Napier Lopez is a writer based in New York City. He's interested in all things tech, science, and photography related, and likes to yo-yo in Napier Lopez is a writer based in New York City. He's interested in all things tech, science, and photography related, and likes to yo-yo in his free time. Follow him on Twitter.
If you live in Chicago, streaming services get more expensive. A new “cloud tax” law goes into effect in the city today, aimed at seeking out more revenue from popular streaming platforms.
According to The Verge, the tax is made up of two different rulings from the city’s Department of Finance. One covers streaming platforms like Netflix and Spotify (for ‘electronically delivered amusements’), the other would cover remote databases like Amazon Web Services or Microsoft’s Azure (for ‘nonpossessory computer leases’).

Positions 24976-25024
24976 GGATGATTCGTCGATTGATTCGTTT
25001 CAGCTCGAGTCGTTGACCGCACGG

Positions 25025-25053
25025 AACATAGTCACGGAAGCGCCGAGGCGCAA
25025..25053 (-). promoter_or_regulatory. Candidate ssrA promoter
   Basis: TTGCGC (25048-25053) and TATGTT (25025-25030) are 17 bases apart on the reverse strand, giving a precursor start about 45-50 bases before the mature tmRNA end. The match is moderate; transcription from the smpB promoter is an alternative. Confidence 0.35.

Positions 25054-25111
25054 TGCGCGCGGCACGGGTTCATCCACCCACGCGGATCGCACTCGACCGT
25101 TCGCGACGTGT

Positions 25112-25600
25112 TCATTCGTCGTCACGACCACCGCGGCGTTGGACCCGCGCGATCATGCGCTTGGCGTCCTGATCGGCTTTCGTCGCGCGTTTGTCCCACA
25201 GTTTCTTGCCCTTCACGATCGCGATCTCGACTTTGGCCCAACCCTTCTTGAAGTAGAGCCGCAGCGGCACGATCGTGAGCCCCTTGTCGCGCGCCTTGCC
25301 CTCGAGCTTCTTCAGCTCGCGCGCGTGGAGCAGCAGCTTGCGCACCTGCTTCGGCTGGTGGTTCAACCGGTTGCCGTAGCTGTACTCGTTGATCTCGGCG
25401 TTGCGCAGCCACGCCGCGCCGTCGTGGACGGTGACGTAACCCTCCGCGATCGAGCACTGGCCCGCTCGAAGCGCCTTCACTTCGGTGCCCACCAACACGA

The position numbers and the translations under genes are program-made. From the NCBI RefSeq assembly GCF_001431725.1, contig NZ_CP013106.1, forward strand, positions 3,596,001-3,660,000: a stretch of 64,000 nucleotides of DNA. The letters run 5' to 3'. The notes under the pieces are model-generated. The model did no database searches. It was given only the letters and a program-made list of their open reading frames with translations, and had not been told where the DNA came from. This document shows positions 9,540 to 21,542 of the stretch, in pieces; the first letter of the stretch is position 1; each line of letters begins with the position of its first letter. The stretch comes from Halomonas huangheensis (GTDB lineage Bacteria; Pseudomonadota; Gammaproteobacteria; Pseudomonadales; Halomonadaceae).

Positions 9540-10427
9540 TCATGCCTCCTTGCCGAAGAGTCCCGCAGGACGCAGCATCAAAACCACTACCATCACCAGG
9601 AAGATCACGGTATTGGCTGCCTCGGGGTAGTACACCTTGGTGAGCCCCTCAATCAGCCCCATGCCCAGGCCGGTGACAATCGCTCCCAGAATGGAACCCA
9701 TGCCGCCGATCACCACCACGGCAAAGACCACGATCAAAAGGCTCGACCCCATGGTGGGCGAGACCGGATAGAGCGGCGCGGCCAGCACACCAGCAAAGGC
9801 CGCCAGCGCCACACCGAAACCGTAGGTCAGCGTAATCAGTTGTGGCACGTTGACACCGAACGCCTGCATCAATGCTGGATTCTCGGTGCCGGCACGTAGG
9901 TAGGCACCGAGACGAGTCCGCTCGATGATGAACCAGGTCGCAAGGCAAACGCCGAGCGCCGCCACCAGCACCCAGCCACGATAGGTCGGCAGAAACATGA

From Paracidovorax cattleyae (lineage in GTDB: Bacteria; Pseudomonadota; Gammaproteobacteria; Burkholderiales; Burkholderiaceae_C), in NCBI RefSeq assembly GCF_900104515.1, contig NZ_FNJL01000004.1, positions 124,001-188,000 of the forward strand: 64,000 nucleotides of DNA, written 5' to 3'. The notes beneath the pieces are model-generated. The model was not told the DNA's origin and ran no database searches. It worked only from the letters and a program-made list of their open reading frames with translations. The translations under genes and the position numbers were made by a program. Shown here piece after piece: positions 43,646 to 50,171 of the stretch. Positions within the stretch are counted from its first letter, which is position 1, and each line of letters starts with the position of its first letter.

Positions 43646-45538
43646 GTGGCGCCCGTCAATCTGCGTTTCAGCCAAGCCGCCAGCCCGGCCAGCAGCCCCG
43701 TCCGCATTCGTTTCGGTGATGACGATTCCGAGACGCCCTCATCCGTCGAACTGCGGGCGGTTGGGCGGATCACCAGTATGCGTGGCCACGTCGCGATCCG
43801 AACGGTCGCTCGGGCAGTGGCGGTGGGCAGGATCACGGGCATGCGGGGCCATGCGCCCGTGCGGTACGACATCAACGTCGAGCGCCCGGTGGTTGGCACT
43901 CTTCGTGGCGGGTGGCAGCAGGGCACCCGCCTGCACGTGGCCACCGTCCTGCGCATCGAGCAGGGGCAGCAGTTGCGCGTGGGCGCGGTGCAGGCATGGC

It’s a 9 percent tax, so $100 of server time elsewhere would cost $109 in Chicago.
The tax is applied to consumers, but Netflix told The Verge it’s planning to simply add the tax as part of its monthly bill for Chicago customers. It’s not clear how other services will handle it though.
Chicago is likely implementing the tax as a way to counter a downturn in brick and mortar store. After all, where the city used to be able to tax your local Blockbuster, now it’s forced to watch potential revenue go to services with their servers located elsewhere.
Still, it could set a dangerous precedent for an open Web if the same service becomes more expensive in different parts of a country.
➤ Chicago’s ‘cloud tax’ makes Netflix and other streaming services more expensive [The Verge]
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